Learning LED Indicators (future improvement)
Another super interesting addition to this cluster project would be to hook up some indicator LEDs like the BlinkStick Nano. You could write some code that uses these USB LED indicators to change colors based on different behavior/states of each host. This would be super cool because it would help you develop a clear intuition for how a high availability Kubernetes cluster works.
Small additions like this make this an even more interesting learning environment for distributed systems. But it takes a lot more work to write the monitoring code to trigger the LEDs, so this would definitely be an in-the-future project addition.
An example scenario for how these LEDs could work would be something like:
- Disconnect ethernet
- Disconnected host LED turns orange – to indicate degraded state.
- Containers get automagically re-provisioned (scheduled) to other hosts.
- LEDs on other hosts start blinking yellow to indicate that new pods are scheduled, but have not yet been started.
- After a minute, all hosts but the unplugged host turn green, while the degraded host remains orange.
So what’s the game plan?
So I’ve decided to roll with the Raspberry Pi cluster, for the form factor alone. Though I also suspect that the software support and resources are significantly better for the Raspberry Pi, given projects HypriotOS (a container operating system setup for running docker).
Below you’ll find a parts list including links and breakdowns of both the Raspberry Pi and ODROID-MC1 options.
At the time of writing, the Raspberry Pi 4B cluster weighs in at ~$385, while the ODROID-MC1 setup costs ~$355.
The Pi cluster is a little more expensive but provides a better form factor for being a learning tool.
I’m purchasing everything today, so sometime in the next month or so I may have a followup post for how this all goes.
Raspberry Pi 4B 2GB Cluster
- Cost: ~$385
- 16 Cores (Broadcom BCM2711)
- 4 cores per host @ 1.5GHz
- 8GB RAM
- 2GB per host
Raspberry 4B 2GB Parts List (~$385)
|Raspberry Pi 4B 2GB||4||$35.00||140||https://www.canakit.com/raspberry-pi-4-2gb.html|
|PoE Pi Hat||4||$20.00||80||https://www.canakit.com/raspberry-pi-poe-hat.html|
|128GB Samsung Evo MicroSD||4||$22.41||89.64||https://www.amazon.com/gp/product/B07BS3HLY9|
|Netgear GS305P 5port PoE Switch||1||$50.00||50||https://www.amazon.com/NETGEAR-Gigabit-Ethernet-Unmanaged-Desktop/dp/B01MRO4M73|
|Stackable Raspberry Pi Chasis||1||$25.00||25||https://www.amazon.com/GeeekPi-Raspberry-Cluster-Cooling-Heatsink/dp/B07MW3GM1T|
- Cost: ~$355
- 32 Cores (Exynos 5 Octa 5422)
- 4x per host @ 2.1GHz
- 4x per host @ 1.4GHz
- 8GB RAM
- 2GB per host
ODROID-MC1 Parts List (~$355)
|5v/20A Power Supply||1||$20.00||20||https://www.amazon.com/gp/product/B01IMP3V4Q|
|128GB MicroSD card||4||$22.41||89.64||https://www.amazon.com/gp/product/B07BS3HLY9|
|12x 5.5mm pigtail power plugs||1||$7.00||7||https://www.amazon.com/gp/product/B07199792W|
|NEMA 5-15P to Unterminated||1||$17.00||17||https://www.amazon.com/Parts-Express-Power-Cord-Black/dp/B072YNYPZR|
Spent some time this evening sketch doodling in Procreate. I ended up making a liquified comet / asteroid thing.
These thoughts stem from reflecting on my current mental state and trying to figure out how I got to where I am now: depressed, angsty, depleted, and burnt out. The last few months, and especially the last few weeks, have been incredibly taxing for me on my psyche.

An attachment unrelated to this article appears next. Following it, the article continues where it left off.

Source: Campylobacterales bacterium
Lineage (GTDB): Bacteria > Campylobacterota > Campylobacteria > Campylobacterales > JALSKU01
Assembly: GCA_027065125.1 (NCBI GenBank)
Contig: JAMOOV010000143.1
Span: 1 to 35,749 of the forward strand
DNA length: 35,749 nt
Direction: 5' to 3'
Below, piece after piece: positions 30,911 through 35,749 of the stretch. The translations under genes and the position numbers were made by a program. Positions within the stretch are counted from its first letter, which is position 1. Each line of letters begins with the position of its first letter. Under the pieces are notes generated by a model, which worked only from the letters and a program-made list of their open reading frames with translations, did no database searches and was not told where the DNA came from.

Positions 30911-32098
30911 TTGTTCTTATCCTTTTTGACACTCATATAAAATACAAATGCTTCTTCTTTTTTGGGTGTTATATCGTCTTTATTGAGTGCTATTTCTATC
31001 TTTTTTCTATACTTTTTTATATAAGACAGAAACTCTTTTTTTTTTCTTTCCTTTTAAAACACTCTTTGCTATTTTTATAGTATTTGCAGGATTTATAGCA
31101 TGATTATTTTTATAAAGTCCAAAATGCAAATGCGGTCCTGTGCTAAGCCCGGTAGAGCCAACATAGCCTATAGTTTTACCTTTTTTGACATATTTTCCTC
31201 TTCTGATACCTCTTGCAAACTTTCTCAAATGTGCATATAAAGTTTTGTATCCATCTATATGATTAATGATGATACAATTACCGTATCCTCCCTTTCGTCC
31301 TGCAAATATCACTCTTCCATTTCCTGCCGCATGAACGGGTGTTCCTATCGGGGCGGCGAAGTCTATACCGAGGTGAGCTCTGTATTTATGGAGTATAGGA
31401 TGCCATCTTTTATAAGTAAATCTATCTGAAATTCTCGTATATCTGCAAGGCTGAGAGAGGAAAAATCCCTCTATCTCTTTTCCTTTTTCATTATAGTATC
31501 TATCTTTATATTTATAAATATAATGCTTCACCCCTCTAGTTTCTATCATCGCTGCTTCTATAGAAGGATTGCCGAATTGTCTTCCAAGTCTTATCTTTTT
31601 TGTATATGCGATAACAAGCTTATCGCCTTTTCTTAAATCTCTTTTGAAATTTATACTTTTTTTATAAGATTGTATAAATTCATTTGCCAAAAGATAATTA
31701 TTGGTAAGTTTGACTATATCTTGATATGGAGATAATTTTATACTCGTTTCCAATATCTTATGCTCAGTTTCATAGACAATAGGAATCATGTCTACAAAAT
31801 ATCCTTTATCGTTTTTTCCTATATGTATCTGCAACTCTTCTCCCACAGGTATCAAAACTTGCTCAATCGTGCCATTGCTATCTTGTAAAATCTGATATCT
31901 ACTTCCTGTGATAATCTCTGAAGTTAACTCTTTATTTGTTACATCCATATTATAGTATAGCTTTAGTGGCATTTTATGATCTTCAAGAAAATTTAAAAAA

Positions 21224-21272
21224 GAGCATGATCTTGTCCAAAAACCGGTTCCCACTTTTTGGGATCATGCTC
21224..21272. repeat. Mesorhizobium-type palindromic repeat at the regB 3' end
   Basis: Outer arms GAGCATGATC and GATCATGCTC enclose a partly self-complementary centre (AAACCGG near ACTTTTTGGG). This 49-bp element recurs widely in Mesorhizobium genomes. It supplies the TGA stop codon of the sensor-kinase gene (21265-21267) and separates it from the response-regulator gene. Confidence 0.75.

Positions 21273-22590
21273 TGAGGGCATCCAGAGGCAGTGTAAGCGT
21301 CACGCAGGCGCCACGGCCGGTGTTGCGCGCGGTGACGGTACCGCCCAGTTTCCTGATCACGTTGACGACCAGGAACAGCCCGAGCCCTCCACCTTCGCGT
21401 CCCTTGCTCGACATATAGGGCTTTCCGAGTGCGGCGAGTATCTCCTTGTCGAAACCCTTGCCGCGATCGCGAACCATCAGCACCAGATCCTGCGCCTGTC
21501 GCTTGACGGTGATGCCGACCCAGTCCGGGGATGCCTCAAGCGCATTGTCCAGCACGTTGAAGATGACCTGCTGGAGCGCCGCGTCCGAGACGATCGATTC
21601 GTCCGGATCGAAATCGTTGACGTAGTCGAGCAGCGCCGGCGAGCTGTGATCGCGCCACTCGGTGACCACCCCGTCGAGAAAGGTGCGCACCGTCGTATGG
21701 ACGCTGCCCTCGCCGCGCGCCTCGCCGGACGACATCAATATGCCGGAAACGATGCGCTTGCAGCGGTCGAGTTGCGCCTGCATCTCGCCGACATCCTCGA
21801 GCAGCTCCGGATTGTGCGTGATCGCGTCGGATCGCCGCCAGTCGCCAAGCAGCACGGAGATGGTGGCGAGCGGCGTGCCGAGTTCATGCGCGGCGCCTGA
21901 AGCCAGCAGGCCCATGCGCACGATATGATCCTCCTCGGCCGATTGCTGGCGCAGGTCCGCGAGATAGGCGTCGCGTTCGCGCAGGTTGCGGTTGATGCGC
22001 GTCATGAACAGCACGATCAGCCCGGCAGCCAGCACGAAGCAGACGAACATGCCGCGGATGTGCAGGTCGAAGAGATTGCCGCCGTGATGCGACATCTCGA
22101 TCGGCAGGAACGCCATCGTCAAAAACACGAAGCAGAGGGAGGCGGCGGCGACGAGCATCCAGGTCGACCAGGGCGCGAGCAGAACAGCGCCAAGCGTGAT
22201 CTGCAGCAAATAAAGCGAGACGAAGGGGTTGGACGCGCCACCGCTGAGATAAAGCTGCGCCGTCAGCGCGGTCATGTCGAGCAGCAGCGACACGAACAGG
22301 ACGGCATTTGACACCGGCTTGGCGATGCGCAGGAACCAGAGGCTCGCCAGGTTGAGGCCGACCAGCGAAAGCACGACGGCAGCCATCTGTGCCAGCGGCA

I went from “living the dream”, being self-employed, and running my own business to working for “the man”, in the blink of an eye. I went from blissfully following COVID19 stay-at-home orders, and being my best hermit-self; to having my heart and soul completely crushed as I watched our global cultural awareness begin to come to grips with the reality of racial injustice and police brutality.
On some level, I think that my mental state has a lot to do with how I’ve been consuming information, and how that strategy tends to drown out ideas and inspiration.
When you are a conduit for information: you consume, internalize, and regurgitate the interesting bits.
Consuming information can be largely mindless; and if you let the information hijack your brain, you feel the information more viscerally, and begin to unwittingly overheat and burn out.
When you are a conduit for ideas: you consume, become inspired, and create new and interesting things.
Consuming ideas can be mindless too, but when you consume an idea, it becomes illuminated with all of the other tangentially related connections floating around in your mind. In some cases, this new illumination can trigger a eureka moment that changes your life and the world.
This is an interesting mental model that I’ve started to see in myself. In many ways it feels like the more “information” I consume, the more burnt out I become. Just keeping up-to-date with what’s happening on Twitter, Facebook, and the news has become wholly exhausting. The more “news” and “social media” I consume, the further downward I spiral.
Ideas feel different, though. When I consume a new idea, I fall into a natural optimism where I can’t help but be motivated to remix the idea into something new.
For me, creatively remixing thoughts and ideas is the nuclear fusion of optimism and motivation.
I guess what I’m saying is: It feels like it’s time to stop mindlessly consuming information about how fucked we all are, and time to start collectively thinking our way into a better future, together.
At the end of march I returned full-time to working at Planet due to all of the uncertainty caused by the COVID19 pandemic. Overnight I went from using video chat once every 2-3 months to multiple times a day.
I hadn’t done much painting in the last few months, and I wanted something simple to put up on my wall behind me, as my zoom video conference background. I had a few 6×6″ thick canvases that were stashed away waiting to be painted.
In my office I have a dual workspace. One desk for working+gaming, and another desk for art (where I can splatter paint and get messy). My webcam for video conferences faces my messy desk (which isn’t actually that messy… just artsy!). So I had the thought that it might be cool to fill my background with vibrant colorful art, which would serve the dual purpose of having a cool background for video calls, and some bright inspiration to have in my workspace. I spend like 8-12hr/day in that room, so might as well make it artsy/nice.
To get my art wall started, I decided to paint a paint 4 6×6″ canvases with simple color schemes that make me happy.